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The stress alliterative verse of Anglo-Saxon poetry is clearly the product of an oral court minstrelsy; it was intended to be recited by the scop (in Old English: "jester, one who scoffs"), a professional entertainer (poet and singer) also known as a gleeman. Many Scandinavian folktales became a part of the well organized Anglo-Saxon world and body of folklore and legend, and it was not long until "warrior-kings" had a "singer", or scop who lived attached to their courts and recited and sang a body of oral literature, particularly about the warrior-king's glorious deeds. The scop was an itinerant minstrel who frequented the halls of kings and chiefs and sometimes found continuous service with one master. The scopas were the conservers of the Old English oral tradition and they were makers of poetry as well as reciters. A number of them were members of royal households, like the skalds (Scandinavian bards or court singers). Few are known by name. One of the earliest surviving Anglo-Saxon poems, Widsith ( far traveller), is the autobiographical record of such a scop, who travels from court to court reciting his lays. The Beowulf-poet gives a valuable portrait of the scop in Hrothgar's court, as we have already seen. Hrothgar's scop was able to sing Beowulf's praises the day following his defeat of Grendel. The scop's purpose was to honour his noble patron or others who performed great deeds and to give praise and blame where applicable. He was expected to remember stories from the past and be able to sing them at any time. His job was to mentally and musically recall and perform these stories because the pride of the tribe depended upon a long genealogy of heroes. Moreover, by singing about heroes and about those who acted in non-heroic ways, the scop defined the moral values of his society, and his songs endorsed models of behaviour. The scop defined his society's code of heroic behaviour: he praised those who lived according to accepted social codes and criticized those who failed to perform according to the expectations of the group they belonged to.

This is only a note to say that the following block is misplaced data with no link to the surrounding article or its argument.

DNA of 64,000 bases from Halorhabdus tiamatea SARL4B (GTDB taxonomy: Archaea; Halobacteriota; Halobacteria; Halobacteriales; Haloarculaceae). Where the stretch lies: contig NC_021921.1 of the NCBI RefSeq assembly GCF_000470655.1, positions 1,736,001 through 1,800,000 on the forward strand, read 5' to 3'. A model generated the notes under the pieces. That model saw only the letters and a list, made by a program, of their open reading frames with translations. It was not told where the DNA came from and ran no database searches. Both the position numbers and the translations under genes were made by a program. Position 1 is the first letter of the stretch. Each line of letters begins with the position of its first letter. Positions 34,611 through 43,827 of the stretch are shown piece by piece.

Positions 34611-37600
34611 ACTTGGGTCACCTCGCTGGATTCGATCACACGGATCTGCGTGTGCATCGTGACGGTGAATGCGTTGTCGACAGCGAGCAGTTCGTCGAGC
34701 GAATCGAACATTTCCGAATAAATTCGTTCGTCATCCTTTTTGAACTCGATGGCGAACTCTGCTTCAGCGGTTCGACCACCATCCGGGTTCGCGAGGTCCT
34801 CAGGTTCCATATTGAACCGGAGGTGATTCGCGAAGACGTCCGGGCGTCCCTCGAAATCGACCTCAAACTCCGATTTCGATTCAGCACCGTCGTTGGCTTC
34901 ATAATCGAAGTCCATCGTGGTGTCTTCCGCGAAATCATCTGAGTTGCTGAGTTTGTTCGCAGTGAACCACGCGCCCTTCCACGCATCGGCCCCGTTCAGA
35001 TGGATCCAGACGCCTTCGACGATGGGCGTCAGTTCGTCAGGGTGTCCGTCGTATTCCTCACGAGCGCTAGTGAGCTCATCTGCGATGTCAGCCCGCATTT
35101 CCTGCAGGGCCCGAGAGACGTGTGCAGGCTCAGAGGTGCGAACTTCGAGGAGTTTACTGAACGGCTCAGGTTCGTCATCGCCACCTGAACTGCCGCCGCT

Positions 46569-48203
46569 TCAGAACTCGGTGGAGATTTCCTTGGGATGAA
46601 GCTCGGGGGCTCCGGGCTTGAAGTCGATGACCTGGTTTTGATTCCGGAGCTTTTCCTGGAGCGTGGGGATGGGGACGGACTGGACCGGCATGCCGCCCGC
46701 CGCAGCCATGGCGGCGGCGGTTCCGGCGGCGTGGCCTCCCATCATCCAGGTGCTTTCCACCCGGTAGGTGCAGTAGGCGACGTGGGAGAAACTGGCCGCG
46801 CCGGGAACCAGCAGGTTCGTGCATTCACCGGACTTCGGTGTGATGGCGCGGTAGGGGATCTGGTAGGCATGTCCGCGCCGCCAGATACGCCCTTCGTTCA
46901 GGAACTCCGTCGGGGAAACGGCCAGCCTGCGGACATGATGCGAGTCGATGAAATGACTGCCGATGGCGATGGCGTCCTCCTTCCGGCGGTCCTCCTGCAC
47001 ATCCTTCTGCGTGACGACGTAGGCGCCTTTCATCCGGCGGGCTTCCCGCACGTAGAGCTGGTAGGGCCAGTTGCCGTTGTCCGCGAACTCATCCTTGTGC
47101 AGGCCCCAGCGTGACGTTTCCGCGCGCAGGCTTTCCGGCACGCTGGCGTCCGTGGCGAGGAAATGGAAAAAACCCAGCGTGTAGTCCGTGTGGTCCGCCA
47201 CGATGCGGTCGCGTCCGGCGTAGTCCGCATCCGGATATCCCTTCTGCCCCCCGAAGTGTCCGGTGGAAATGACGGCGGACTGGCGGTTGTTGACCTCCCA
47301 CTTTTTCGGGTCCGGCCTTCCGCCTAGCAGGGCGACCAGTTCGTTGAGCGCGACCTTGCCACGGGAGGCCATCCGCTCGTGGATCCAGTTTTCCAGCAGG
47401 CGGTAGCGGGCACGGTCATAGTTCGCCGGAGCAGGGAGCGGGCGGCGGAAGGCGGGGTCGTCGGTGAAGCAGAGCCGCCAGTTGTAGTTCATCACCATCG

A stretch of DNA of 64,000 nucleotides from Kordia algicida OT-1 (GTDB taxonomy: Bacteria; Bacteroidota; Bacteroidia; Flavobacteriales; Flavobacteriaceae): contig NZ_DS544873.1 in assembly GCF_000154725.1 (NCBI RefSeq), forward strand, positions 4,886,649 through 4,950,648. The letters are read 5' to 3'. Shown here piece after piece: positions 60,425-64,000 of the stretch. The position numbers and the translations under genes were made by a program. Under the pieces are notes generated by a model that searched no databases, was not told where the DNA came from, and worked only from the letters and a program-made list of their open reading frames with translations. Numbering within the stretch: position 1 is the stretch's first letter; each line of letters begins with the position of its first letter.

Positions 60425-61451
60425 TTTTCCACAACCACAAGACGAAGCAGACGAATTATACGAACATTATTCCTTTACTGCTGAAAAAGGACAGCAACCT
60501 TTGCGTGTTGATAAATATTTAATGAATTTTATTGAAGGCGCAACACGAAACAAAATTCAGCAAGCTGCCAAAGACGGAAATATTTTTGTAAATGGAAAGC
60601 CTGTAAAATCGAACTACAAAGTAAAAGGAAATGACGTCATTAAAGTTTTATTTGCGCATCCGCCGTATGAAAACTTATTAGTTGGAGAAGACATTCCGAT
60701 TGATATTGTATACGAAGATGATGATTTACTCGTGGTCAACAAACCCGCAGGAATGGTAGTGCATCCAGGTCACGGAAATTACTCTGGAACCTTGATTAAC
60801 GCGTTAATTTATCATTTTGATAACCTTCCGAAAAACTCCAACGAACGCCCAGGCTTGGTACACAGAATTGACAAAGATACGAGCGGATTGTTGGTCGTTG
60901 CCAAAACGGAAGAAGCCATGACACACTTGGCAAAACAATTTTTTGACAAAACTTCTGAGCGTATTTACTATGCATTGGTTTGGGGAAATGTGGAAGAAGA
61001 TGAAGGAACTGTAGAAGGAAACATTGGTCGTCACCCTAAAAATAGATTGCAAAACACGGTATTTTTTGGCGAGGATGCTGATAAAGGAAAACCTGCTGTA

Read the poem below which deals with the lament of a bard.